Two people were killed and two were injured when a Kinder Morgan natural gas pipeline exploded in Illinois on Tuesday, the company has confirmed.

The deaths and explosion come at a time when the pipeline firm is battling to build its Trans Mountain expansion project in Western Canada in the face of fierce opposition.

On the morning of Dec. 5, 59-year-old Rory Miller and his son, 30-year-old Ryan Miller were killed when a buried gas pipeline operated by the Texas-based multinational exploded in Lee County, Ill. about 150 kilometres west of Chicago, according to the Associated Press.

As of the evening of Dec. 6, 20-year-old Michael Koster is in critical condition and 20-year-old Kyler Acklund was treated for injuries and released from the hospital.

Local resident Colleen Clausen described "100-foot" flames to WTVO / WQRF TV local news division Eyewitness News.

"We weren't sure if a bomb went off," Clausen is quoted as saying.

The Lee County Sheriff’s Office said two tractors got stuck, and one hit the pipeline, a Dow Jones report stated. It said the two killed were found dead at the scene and area residents rushed the other two injured to hospital.

Lexey Long, a spokeswoman for Kinder Morgan, told National Observer the impacted pipeline has been “isolated and the area was secured.”

The company is working with local, state and federal agencies on response efforts, has notified regulatory agencies and is working with customers on impacts to service, she said.

“Our thoughts and prayers are with the families of the injured and deceased,” said Long.

Mandatory call wasn't placed, Kinder Morgan says

In its statement, Kinder Morgan said a mandatory call wasn’t placed alerting the company to digging in the field.

“Unfortunately, a required one call notification was not provided to the company prior to the work being performed,” said Long.

Matt Krogh, a campaign director for environmental group Stand.earth, said in an interview that he agreed that people should call a company before digging or doing work around an active gas line.

But he added that the issue also emphasizes the risk of gas pipelines to communities.

“Certainly having a gas pipeline on your property is something that people should be very aware of, and probably worried about,” said Krogh, who specializes in campaigns against what the Stand.earth describes as "extreme oil" production and extraction.

“It’s a one-time tragedy, but we keep seeing pipelines explode, and leak.”

Krogh said the the situation “serves as a sobering reminder” of the fact that thousands of people are exposed to pipelines in the United States and Canada.

“One way or the other, what you have is a Texas-based company that is running a series of risky propositions in the form of pipelines,” he said.

Editor's note: this story was updated at 5:30 p.m. EST on Dec. 6 to include new details from the Lee County Sheriff’s Office and an interview with Matt Krogh.

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Comments

So, whom should we call RIGHT NOW to report that a Kinder Morgan tank farm explosion on Burnaby Mountain will kill and injure dozens or hundreds? Oh, that's right, they already know, because we already told them. But they don't give a damn!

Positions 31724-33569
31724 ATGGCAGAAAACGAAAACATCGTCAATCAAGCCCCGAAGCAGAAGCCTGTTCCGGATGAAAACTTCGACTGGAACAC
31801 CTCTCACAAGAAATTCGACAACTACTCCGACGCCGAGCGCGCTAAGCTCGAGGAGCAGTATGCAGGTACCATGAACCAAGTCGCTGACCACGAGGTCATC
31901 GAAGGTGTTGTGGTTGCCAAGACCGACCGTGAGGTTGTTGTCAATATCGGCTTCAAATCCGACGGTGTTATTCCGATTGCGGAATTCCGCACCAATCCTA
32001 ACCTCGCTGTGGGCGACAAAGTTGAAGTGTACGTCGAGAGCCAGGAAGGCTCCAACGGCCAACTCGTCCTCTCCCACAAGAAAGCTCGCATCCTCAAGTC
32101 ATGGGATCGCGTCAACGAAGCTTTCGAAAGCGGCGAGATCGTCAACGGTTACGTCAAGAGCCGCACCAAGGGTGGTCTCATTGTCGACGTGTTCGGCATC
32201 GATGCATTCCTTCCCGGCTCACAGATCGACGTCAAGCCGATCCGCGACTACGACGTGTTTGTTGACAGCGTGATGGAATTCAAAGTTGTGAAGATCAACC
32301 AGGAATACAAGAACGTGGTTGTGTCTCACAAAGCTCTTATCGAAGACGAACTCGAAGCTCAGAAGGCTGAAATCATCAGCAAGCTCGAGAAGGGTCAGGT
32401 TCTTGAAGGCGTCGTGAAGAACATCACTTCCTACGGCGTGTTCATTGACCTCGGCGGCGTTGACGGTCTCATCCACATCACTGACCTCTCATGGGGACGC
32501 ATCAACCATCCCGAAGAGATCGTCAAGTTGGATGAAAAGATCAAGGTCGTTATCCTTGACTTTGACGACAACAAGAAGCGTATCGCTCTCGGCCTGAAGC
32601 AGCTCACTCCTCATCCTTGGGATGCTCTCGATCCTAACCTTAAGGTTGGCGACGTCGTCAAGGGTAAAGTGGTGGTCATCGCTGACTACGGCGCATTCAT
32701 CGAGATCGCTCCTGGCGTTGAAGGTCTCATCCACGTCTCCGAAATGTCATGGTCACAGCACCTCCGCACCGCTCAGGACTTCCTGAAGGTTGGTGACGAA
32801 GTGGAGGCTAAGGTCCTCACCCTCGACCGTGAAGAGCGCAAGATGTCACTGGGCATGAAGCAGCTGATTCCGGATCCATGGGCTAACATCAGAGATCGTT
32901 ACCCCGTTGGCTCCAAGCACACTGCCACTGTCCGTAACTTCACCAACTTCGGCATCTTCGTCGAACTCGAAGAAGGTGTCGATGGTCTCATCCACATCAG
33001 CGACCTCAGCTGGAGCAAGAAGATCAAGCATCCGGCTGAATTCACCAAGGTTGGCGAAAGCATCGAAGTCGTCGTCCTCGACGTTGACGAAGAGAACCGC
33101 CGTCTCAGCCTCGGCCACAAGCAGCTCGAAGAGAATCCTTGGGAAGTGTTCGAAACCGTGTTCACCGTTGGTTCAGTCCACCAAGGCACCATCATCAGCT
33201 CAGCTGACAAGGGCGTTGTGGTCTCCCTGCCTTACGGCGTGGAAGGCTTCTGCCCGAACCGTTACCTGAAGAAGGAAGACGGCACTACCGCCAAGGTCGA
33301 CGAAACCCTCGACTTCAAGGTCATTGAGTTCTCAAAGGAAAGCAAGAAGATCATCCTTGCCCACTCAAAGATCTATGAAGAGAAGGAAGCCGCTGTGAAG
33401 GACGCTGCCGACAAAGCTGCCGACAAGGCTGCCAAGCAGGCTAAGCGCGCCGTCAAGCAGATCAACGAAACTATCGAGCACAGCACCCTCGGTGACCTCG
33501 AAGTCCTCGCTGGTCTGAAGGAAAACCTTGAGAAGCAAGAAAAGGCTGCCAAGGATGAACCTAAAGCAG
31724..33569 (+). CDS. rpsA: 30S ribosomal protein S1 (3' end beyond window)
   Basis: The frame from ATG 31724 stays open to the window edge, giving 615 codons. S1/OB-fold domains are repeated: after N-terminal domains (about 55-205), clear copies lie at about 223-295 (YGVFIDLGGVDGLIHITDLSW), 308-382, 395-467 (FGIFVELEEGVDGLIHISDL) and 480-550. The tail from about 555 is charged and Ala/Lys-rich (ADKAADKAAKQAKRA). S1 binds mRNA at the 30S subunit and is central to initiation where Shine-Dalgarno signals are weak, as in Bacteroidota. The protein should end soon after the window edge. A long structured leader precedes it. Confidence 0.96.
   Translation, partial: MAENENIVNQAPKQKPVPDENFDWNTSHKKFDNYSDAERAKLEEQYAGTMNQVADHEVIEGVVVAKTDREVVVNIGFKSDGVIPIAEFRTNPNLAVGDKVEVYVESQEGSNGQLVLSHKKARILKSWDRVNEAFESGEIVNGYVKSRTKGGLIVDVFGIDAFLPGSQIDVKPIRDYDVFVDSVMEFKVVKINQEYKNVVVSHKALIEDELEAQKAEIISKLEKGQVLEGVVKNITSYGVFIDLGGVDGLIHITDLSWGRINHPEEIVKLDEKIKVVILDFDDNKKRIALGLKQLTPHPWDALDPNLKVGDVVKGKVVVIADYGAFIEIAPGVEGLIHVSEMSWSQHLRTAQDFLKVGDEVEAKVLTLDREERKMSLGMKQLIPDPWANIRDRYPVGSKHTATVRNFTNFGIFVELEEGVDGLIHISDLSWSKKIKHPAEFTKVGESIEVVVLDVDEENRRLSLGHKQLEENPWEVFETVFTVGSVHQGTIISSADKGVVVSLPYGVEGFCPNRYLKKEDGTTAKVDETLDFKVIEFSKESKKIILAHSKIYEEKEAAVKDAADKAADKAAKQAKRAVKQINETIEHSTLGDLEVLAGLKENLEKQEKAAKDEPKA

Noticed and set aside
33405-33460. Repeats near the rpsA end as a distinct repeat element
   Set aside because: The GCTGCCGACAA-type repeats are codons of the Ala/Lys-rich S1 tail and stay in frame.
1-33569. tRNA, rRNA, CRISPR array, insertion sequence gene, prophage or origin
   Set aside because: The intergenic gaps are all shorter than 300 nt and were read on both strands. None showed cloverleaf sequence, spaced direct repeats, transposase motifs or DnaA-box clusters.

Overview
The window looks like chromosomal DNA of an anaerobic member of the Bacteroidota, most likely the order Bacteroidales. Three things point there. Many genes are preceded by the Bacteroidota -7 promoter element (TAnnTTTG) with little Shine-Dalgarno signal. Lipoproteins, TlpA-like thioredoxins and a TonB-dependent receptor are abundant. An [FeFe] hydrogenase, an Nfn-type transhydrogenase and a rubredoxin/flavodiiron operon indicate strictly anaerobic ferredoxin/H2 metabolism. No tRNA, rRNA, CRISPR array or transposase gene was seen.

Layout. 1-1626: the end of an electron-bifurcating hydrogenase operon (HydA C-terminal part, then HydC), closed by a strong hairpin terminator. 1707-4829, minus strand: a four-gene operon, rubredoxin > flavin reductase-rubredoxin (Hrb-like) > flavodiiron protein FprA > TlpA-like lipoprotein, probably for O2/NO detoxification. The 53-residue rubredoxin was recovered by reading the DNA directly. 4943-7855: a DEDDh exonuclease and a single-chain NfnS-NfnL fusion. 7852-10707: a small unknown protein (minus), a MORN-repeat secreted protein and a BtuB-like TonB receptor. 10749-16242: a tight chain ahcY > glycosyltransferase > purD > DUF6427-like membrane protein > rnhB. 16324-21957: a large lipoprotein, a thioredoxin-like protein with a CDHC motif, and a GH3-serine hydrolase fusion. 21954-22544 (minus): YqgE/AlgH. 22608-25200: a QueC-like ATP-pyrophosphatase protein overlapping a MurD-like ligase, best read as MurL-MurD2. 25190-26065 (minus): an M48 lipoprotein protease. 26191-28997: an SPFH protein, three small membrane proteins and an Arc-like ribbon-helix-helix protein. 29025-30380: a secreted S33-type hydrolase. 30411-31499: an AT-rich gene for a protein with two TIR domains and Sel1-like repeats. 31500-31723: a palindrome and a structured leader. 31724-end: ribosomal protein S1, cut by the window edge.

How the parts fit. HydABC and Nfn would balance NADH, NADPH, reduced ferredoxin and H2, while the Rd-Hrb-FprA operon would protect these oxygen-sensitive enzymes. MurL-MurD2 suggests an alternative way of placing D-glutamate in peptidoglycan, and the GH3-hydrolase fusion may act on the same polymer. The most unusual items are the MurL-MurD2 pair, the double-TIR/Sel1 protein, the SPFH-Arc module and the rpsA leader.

I want to express my heartfelt condolences to all the families and the people who have been so tragically impacted by this terrible accident. I appreciate National Reporter just providing information about this accident period. PLEASE National Observer, do not use it or allow it to be used as a platform to whip up fear and public opinion against pipelines and the oil and gas industry though. To do so is to sink to some level of fear mongering that actually does not help our cause whatsoever. Care for others (as well as every good thing on this earth) has to supercede everything else or we may as well not even try to preserve anything.

An unfortunate accident, but one that has been repeated too many times across Canada and the US by people who fail to heed warnings about digging near pipelines. Nevertheless, the number of such accidents is minor when considering the millions of miles of pipelines crisscrossing America that carry vital energy supplies. We can be sure that the anti-pipeline eco-alarmists will use this incident to further their agenda just like those who believe that using aircraft to go anywhere is a very dangerous proposition despite similar statistics showing how few accidents occur compared to the millions of miles covered every year. These people would have everyone cowering in their bunkers living in fear of using any fossil or nuclear fuelled energy source. That may be the way of the Amish, but most people don't want to see their lives reduced to some eighteenth century existence when most people had to work on farms to raise enough food for everyone.

It is most unfortunate that lives were lost.

Pipeline companies relish blaming "third parties" for their leaks/releases, but neglect to ensure all pipeline locations are adequately marked and have sufficient depth of cover to prevent inadvertent contacts.

Rule # 1 - call before you dig.

RIP

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